There are many influential events in JAY’s life that molded him as the figure he is today. His experience of fatherlessness is a key factor. Not having his father made him question his worth, gave him deep anger, made him emotionally detached, provided him with a model of what not to be, and ultimately fueled his determination to be a better father to his own children. He ultimately reconciled with his father and better understood what his father had been up against that led to his fleeing the family, but the experience provided JAY an extraordinary impetus to rise from his circumstances and to secure his own niche in the world.
His hustling experience was a critical factor, too. Being on the streets, depending on your own wits to maintain your status, and indeed, keep you alive, made JAY a world class hustler, even more so after he left the crack game than before. What it took to survive the streets was crucial to offering him tools of negotiation, thriving, and persistence in the face of aggressive resistance. JAY played on a much bigger stage once he left the streets, and yet those instincts he honed there provided him the grit and grace—the sheer cool—to flourish later.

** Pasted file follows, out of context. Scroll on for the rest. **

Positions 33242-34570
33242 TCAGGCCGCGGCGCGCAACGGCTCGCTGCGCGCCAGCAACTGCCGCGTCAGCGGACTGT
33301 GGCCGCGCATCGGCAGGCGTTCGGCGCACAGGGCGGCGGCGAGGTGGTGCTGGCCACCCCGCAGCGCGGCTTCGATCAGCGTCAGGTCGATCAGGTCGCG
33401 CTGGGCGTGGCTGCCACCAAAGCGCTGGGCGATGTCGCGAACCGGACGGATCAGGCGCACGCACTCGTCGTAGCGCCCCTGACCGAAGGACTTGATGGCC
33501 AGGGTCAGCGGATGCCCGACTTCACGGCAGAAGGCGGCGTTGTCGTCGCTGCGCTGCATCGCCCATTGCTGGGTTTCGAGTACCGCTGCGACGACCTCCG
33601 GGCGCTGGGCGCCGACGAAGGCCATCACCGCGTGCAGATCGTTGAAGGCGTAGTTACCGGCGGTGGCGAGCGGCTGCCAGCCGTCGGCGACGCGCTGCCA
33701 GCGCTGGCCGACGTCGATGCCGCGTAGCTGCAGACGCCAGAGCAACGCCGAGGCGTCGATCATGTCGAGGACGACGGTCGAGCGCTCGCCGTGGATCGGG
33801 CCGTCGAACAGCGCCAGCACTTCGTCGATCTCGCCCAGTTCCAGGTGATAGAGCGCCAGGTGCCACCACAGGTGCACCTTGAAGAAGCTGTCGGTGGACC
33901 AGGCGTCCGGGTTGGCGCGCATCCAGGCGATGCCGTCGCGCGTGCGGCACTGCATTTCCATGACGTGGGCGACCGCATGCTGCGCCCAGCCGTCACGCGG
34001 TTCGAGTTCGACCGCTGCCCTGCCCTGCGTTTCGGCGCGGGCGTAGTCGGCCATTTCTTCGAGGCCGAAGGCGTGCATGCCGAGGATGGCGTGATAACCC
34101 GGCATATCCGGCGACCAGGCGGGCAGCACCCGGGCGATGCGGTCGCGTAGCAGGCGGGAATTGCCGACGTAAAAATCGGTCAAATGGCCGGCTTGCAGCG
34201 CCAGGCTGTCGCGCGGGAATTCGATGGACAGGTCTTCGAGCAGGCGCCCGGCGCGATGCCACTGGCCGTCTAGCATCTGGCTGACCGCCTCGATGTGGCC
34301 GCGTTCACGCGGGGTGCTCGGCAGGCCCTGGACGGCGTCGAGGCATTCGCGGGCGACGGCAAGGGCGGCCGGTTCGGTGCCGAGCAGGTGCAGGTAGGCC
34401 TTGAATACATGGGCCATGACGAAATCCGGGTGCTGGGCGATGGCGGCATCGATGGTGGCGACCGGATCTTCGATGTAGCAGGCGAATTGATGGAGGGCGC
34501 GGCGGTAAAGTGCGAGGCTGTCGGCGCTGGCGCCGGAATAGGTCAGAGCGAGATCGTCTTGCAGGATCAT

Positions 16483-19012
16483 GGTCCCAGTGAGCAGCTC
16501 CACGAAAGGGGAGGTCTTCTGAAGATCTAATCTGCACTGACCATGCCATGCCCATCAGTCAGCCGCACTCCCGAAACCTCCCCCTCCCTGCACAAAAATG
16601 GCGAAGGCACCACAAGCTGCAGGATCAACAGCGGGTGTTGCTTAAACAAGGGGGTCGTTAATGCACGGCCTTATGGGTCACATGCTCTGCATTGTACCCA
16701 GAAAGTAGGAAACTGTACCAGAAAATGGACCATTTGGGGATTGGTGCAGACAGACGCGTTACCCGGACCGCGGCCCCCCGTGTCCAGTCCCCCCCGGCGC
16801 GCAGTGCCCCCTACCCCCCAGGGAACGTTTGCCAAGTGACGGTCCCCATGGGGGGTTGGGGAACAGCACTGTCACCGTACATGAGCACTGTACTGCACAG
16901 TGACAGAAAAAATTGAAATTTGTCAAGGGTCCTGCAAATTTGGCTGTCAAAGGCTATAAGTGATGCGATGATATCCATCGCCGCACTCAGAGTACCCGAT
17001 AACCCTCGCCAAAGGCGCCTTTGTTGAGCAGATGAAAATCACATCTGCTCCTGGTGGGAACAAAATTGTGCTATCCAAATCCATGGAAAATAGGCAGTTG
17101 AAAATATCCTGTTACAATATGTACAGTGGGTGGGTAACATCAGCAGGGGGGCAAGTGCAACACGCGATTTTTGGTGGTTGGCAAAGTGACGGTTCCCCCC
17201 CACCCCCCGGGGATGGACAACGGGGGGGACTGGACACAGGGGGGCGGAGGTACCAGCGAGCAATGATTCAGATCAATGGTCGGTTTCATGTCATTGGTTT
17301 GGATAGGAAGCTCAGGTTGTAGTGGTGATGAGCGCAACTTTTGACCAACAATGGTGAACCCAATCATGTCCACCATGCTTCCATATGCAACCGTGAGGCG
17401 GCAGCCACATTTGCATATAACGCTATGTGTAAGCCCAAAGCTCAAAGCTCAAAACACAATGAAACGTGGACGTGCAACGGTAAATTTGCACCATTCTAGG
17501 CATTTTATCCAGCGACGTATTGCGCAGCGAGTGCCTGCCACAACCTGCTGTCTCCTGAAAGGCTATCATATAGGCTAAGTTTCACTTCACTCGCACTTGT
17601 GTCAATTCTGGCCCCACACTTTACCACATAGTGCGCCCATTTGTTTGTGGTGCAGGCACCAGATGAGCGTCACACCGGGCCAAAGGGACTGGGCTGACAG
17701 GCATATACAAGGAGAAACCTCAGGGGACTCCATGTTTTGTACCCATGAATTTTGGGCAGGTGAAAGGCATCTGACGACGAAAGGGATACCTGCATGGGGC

His experience as a husband and father have offered him invaluable insight about love and the relationships between husband and wife, and father and children. It has not only made JAY even more empathetic to the plight of women, especially through his admitted failures, but it has helped him speak openly and honestly about his trials and tribulations in a way that helps others combat our cultures of toxic masculinity and poisonous patriarchy. Thus, his experience of going to therapy, and talking openly about it, helped millions who need therapy but struggled with the taboo of seeking help.